Another thing which interested me was intellectual property, which was first brought to my attention in one of my pharmacology lectures. I soon learned that I could become a patent attorney. The more I read about this area of work, the more it appealed to me. This career path is an opportunity to merge law and science. Naturally, because I don’t have a background in law (like the vast majority of patent attorneys according to my research) this career requires you to undertake training and sit examinations. This is something which doesn’t really bother me too much (after all I’ve already spent years doing it and a couple more won’t hurt!). Anyway, after reading up on what’s required for this type of career I found that a PhD is ‘preferable.’ Now I know this doesn’t mean a PhD is essential, however, I thought whether I decide to go into medical writing or become a patent attorney, either way a PhD will stand me in good stead.

So that’s when I took the plunge and began searching for a PhD. I had a specific criterion already in mind in terms of what I wanted from a PhD. The things I knew for sure was: a) I wanted to stay at the University of Manchester, b) I wanted a PhD with a studentship so I didn’t have to worry about funds for the next 3 or 4 years and c) I didn’t want a PhD that was solely lab-based (I didn’t mind a bit of lab work but I hated being in the lab for hours on end!). So with all this in mind I started looking at what was on offer and began to pick out projects which captured my interest.

Eventually, I decided to apply for two PhD projects. I realise this doesn’t sound like a lot but the way I saw it was a PhD is a huge commitment and I wanted to be sure that my chosen project was something I was interested in and something I wanted to dedicate my time and effort to. And so for this reason I was very selective in terms of my applications for PhD projects. Something else which really helped me decide on which projects I wanted to submit applications to was going and actually talking to the supervisors about the project and what exactly I would be doing as a PhD student on their project.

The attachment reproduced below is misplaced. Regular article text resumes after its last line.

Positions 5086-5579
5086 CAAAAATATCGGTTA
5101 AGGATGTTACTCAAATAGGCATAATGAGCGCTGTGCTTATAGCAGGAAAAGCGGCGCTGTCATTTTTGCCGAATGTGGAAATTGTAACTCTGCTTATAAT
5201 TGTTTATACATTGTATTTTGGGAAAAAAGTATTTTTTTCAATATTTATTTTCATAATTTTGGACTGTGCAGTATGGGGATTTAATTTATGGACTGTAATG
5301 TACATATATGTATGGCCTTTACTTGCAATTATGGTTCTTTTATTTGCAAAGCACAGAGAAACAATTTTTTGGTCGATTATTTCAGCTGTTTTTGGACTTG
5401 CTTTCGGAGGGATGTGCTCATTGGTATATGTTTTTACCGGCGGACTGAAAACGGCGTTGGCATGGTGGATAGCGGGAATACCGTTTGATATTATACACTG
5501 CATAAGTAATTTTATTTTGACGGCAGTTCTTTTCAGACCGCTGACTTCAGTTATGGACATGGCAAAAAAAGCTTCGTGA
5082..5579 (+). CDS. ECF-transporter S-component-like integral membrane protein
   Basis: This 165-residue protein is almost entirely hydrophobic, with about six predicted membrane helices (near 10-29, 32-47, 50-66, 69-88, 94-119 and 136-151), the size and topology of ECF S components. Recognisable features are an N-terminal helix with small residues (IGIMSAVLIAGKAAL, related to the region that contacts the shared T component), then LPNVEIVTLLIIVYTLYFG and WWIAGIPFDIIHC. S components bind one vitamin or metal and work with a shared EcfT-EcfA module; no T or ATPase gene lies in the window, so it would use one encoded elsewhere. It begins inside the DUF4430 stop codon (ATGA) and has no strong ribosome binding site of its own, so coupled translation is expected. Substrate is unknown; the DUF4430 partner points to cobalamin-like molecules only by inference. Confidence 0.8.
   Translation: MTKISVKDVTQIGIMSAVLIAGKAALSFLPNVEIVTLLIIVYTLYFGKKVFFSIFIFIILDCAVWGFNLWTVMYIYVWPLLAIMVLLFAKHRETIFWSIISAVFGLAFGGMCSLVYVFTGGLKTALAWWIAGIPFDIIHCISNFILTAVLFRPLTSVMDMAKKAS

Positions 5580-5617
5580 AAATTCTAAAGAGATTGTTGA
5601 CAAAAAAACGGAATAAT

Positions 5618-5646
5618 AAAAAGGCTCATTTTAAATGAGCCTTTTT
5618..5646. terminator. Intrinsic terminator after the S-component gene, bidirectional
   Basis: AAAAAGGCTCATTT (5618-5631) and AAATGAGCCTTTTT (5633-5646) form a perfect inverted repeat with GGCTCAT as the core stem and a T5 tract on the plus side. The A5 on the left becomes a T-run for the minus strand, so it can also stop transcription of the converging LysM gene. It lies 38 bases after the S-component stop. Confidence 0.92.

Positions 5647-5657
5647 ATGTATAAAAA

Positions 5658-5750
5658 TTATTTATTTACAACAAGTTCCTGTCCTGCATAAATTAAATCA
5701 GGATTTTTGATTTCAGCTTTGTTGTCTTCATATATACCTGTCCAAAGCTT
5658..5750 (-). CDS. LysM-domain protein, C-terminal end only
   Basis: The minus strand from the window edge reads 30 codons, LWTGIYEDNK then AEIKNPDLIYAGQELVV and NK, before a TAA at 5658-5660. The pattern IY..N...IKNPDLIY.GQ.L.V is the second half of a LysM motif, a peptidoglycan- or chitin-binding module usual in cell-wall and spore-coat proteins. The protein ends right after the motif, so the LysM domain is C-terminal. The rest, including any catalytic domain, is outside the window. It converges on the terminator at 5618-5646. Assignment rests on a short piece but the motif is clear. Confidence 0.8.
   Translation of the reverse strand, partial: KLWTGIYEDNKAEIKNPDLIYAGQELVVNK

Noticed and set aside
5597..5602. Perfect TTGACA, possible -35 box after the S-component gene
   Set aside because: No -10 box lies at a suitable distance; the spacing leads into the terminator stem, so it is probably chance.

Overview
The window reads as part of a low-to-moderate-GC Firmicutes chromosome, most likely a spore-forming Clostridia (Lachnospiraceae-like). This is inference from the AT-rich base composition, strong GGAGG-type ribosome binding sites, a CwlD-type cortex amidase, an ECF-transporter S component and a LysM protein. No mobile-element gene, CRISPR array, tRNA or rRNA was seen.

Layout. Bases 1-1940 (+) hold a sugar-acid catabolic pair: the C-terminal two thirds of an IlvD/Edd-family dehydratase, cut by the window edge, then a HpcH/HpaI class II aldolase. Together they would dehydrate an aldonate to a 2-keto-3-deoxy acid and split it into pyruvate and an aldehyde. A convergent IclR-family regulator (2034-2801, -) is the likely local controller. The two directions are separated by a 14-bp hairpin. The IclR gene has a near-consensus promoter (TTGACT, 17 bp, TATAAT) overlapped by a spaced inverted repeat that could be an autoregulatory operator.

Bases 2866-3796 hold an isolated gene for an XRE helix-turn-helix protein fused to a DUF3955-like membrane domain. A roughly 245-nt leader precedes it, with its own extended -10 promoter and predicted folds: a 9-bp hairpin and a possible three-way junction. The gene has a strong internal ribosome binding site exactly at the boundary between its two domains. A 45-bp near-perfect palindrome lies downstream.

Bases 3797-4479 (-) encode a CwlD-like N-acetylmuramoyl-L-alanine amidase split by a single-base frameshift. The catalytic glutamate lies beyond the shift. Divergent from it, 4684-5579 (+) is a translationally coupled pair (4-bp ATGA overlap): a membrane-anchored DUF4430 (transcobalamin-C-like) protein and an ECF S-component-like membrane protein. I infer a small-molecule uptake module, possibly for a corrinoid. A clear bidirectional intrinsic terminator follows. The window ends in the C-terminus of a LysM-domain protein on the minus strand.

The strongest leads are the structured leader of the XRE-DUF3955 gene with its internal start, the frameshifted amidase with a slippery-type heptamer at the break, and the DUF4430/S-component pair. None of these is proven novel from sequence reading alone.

So… out of the two applications I submitted I was invited for interview for one of the projects along with two other candidates. The supervisor requested that each candidate put together a presentation covering various topics including: why did we want to do a PhD, why did we want to do a PhD in Manchester and why did we want this specific project. Each candidate was also sent a copy of the research proposal which we were asked to read and comment on in our presentations. We had to say how we would structure our approach/time to the work outlined in the proposal and also comment on how we would perhaps improve the proposal and what other ideas we had.